hide Matching Documents

The documents where this entity occurs most often are shown below. Click on a document to open it.

Document Max. Freq Min. Freq
George H. Gordon, From Brook Farm to Cedar Mountain 77 1 Browse Search
View all matching documents...

Your search returned 77 results in 12 document sections:

1 2
George H. Gordon, From Brook Farm to Cedar Mountain, Preface. (search)
ly given. I further acknowledge my obligations to this gentleman for his permission to copy those maps in his volume which represent the routes of Jackson and Ewell from Swift Run Gap in .the movement against Banks, and the battles of Kernstown and Mac-Dowell It may not be necessary to assert that I have not so much attempted to point out how the skill of General Lee and the daring of General Stonewall Jackson prevailed over their enemies, in the general theatre of the latter's military operations, as to show in particular instances how, from Patterson to Banks through Milroy and McDowell, many of the so-called grand achievements of the great Confederate General were due to the blundering stupidity of political managers in Washington acting upon the colossal incapacity of their favorites in the field. But that this does not detract from the very marked ability shown by both Lee and Jackson in taking advantage of these blunders, I cheerfully concede. G. H. G. Framingham, 1883.
George H. Gordon, From Brook Farm to Cedar Mountain, Chapter 1: from Massachusetts to Virginia. (search)
oops of Beauregard than by remaining at Winchester, he did not trouble himself much about our appearance on the north of that noted town, but made all his preparations to leave. Some one evidently thought that Johnston would prefer Patterson to McDowell, Winchester to Washington; and so Johnston pretended, but without impairing his ability to effect a union with Beauregard. When Patterson placed himself where he could not reinforce McDowell, Johnston gently and joyously moved south and east foMcDowell, Johnston gently and joyously moved south and east for Manassas. This bit of deception, unchivalric for chivalry, sent my regiment to Harper's Ferry,--the first Union regiment, after the rebellion broke out, to enter there. The day after its arrival at Charlestown,--to wit, on the morning of the eighteenth of July, 1861,--I was ordered to occupy Harper's Ferry with the Second Massachusetts Regiment, and assume command of the town. I approached with all the pomp and circumstance the regiment could muster. The scene was striking. In front, wh
George H. Gordon, From Brook Farm to Cedar Mountain, Chapter 3: through Harper's Ferry to Winchester—The Valley of the Shenandoah. (search)
vast army for the field. I have referred to the onward movement ordered by the President on the twenty-second of February, with General McClellan in command of the grand army of the Potomac, organized into its several divisionary corps, under McDowell, Sumner, Heintzelman, Keyes, and Banks. Halleck was in charge of a department at the West, and Fremont in charge of the Mountain Department. It is with Banks's corps that our interest lies. While the others were to move on their devious way u,750 infantry, cavalry, and artillery, and no more. If Shields had remained at Strasburg, the history of Banks's retreat would never have been written. My brigade would have followed the others of the division, and all would have reported to McDowell in front of Fredericksburg. As it was, only Abercrombie got away, and him we saw no more. In this event Lee would probably have found enough to engage his attention, without sending Jackson on the rampage through the valley. There is no eviden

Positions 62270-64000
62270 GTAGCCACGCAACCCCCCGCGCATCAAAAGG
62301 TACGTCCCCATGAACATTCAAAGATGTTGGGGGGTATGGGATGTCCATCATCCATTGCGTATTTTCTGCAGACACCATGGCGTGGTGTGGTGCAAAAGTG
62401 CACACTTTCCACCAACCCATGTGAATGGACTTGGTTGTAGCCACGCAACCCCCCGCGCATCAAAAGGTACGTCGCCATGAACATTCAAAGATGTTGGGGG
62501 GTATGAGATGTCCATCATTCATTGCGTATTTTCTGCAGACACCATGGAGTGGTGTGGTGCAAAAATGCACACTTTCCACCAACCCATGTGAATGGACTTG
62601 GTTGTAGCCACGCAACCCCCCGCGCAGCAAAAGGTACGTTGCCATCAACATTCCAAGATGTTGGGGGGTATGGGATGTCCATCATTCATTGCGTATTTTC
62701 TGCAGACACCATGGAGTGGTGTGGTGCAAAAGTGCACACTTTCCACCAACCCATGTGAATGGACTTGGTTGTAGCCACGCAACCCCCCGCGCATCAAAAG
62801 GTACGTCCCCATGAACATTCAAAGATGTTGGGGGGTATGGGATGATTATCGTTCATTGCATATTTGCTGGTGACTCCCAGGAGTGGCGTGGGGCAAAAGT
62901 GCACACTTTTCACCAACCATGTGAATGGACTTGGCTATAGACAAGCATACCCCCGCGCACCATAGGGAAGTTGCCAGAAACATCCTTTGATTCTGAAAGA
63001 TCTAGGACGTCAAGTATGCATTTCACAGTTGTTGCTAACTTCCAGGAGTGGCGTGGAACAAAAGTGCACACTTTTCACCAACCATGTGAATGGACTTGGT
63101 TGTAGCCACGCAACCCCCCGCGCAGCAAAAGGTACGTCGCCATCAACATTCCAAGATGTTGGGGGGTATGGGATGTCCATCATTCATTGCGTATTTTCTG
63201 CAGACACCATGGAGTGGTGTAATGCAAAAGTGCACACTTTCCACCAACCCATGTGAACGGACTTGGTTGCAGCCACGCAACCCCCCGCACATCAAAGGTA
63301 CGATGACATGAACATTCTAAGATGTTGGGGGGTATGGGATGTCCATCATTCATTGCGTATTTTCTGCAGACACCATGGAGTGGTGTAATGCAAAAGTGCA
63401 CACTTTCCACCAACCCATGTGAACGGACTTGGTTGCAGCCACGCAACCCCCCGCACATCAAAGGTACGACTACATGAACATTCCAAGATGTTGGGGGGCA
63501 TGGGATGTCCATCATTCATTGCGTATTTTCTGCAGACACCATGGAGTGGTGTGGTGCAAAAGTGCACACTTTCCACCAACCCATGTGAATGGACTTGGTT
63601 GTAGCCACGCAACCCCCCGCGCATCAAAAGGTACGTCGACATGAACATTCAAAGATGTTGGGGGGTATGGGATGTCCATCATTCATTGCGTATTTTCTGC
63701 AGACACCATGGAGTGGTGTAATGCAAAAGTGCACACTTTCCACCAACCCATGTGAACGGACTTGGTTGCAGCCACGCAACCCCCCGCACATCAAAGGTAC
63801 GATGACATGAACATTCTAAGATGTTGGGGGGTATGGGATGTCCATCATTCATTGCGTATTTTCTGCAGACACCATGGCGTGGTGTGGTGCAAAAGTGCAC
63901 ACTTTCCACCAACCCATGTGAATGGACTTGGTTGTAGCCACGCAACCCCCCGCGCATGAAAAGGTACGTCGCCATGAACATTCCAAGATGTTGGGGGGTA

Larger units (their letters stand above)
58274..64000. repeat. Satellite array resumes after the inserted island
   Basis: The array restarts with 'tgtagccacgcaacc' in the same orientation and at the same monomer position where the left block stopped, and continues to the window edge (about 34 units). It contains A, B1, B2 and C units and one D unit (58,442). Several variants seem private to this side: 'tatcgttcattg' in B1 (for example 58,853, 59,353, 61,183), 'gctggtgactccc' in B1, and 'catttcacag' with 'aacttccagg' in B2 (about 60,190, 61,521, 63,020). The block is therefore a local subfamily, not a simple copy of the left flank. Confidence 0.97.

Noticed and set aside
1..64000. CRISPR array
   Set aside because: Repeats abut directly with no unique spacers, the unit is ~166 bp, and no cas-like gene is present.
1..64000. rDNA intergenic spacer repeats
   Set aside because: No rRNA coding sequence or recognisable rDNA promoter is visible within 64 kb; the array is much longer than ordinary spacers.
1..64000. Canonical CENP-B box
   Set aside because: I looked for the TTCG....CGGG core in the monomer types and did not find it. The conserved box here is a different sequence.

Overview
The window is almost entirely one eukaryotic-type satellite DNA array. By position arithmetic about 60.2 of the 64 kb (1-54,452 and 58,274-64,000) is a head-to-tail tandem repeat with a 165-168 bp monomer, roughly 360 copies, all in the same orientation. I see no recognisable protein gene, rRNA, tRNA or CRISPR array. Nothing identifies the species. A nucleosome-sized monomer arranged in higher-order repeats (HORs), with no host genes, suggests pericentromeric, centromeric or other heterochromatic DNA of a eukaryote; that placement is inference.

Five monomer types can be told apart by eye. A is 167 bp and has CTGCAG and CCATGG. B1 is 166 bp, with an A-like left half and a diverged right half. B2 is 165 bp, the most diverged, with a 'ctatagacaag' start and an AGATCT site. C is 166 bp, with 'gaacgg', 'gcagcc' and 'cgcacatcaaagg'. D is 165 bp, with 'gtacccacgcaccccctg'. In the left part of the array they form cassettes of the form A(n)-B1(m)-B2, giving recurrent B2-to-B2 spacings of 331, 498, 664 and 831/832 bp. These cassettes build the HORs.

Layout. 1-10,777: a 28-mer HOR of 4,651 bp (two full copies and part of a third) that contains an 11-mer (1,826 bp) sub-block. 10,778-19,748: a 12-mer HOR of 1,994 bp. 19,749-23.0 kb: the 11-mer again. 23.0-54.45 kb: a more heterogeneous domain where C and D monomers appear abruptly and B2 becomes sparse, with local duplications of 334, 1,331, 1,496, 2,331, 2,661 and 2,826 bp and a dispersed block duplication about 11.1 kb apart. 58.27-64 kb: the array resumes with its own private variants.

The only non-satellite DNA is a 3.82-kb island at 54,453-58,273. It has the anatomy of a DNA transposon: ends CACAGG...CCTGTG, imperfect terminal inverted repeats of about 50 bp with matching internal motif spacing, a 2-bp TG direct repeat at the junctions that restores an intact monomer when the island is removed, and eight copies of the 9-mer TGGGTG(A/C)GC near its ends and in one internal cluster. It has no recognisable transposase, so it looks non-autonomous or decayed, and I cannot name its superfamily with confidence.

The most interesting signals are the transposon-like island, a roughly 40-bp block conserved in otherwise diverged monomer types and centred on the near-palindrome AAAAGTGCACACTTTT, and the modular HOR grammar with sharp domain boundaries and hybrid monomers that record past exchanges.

George H. Gordon, From Brook Farm to Cedar Mountain, Chapter 4: the Valley of the Shenandoah (continued)—Return to Strasburg. (search)
me, the fourth of May, and brought General Banks unexpectedly to the front. He came to call together the general officers of his command, to discuss the practicability and wisdom of a movement against Jackson. Hardly had the subject been broached, when a despatch from the Secretary of War quenched the rising flame. We (Williams's division, with all the cavalry and artillery) were directed to return to Strasburg, while Shields with his division was ordered to cross the Blue Ridge and join McDowell at Fredericksburg. The change was to take place immediately; we were to move at daylight on the return to New Market. The glories of a campaign in the valley, so full of promise, were fading. During the day and night of Sunday, preparations for the return were made. On Monday morning some movement of the enemy, probably following up our rear-guard as it was withdrawn from the outpost and picket stations, gave rise to a rumor that Jackson was drawing near for a fight. General William
George H. Gordon, From Brook Farm to Cedar Mountain, Chapter 5: return to Strasburg (continued)—Banks's flight to WinchesterBattle of Winchester. (search)
any facts in this narration of Jackson's movements. on MacDowell, I am indebted to the very clear account given by Colonel William Allan in his Campaign in the Valley of Virginia in 1861-1862. In utter ignorance, as I believe, of Jackson's movements on MacDowell as here recorded, and, as I know, of the contemplated attack upon Banks, we had remained serenely tranquil at Harrisonburg until the fifth of May, when, as narrated, Shields's division marched towards Fredericksburg to join General McDowell at that place. On the fourteenth of May General Lee heard of Shields's movement towards Front Royal, and wrote Jackson that it was very desirable to prevent Banks from going either to Fredericksburg or to the peninsula, and that a successful blow struck would delay if it did not prevent his moving to either place, and might also lead to the recall of the reinforcements sent to Fremont from Winchester (Blenker's division). Then notifying Jackson that Ewell telegraphed yesterday that i